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Diamond with Oak Clusters Bullet Member
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Clinton to unveil health care proposals

http://news.yahoo.com/s/nm/20070913/pl_nm/usa_politics_clinton_dc


She provided no details about her proposals. Improving the health care system and providing coverage to some 48 million uninsured Americans is a top domestic issue ahead of next year's elections.



I wonder who the 48 million are?? How many illegal aliens are included in the 48 million ??
 

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Clinton to unveil health care proposals

I wonder who the 48 million are?? How many illegal aliens are included in the 48 million ??
That was my exact first thought, Charlie. And guess who's gonna pay for it. You betcha.
 

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Supposedly many of them are young and have decided that they'd rather have the money than coverage (in other words they decided to risk it). Also, that number includes those between jobs. Of course you can always find some pathetic child without coverage to put in your news report.
 

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MSN had a long story on some hapless woman who went bankrupt over health issues even though she had insurance. The point was supposed to be that we can't count on private insurance to cover us. Long bit about how she claimed she would now never be able to retire. She was in her late 40's. Finally at the end of the story, you get the facts - a dispute between Blue Cross and her provider had left her with $15,000 in bills. I hate to be harsh, but if you're pushing 50 and the difference between solvency and insolvency is 15k, you were never going to retire anyway. There's always something wrong with those sob stories whe you dig a bit.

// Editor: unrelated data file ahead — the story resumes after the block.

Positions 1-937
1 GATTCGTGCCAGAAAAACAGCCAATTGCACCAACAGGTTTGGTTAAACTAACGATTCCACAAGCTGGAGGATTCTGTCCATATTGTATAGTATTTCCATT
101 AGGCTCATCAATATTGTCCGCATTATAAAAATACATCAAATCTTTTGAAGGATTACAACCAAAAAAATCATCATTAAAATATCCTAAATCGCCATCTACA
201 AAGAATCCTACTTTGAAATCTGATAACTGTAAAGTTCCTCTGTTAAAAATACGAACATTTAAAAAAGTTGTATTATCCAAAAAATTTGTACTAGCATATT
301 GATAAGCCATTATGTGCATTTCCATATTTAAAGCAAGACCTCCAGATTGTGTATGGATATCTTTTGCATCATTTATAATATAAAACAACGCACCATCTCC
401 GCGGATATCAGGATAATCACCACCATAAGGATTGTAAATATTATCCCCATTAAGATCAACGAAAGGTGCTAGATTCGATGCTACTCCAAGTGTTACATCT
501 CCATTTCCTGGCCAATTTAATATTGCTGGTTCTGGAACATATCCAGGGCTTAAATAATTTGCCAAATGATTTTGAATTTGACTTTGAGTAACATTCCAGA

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Another problem with it is that the provider usually folds if an insured person really pushes them. Usually they're either satisfied with what they got - usually the case if her insurance has a PPO provision and they're not on the list, or they've tried to charge for something they didn't do or that wasn't justified and will back down eventually.

I've never had a problem that wasn't straightened out quickly in spite of horrendous bills - once the insurance company signed up the provider for their PPO overnight so they could take care of my needs at negligible cost to me.
 

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Diamond with Oak Clusters Bullet Member
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Discussion Starter #6
MSN had a long story on some hapless woman who went bankrupt over health issues even though she had insurance. The point was supposed to be that we can't count on private insurance to cover us. Long bit about how she claimed she would now never be able to retire. She was in her late 40's. Finally at the end of the story, you get the facts - a dispute between Blue Cross and her provider had left her with $15,000 in bills. I hate to be harsh, but if you're pushing 50 and the difference between solvency and insolvency is 15k, you were never going to retire anyway. There's always something wrong with those sob stories whe you dig a bit.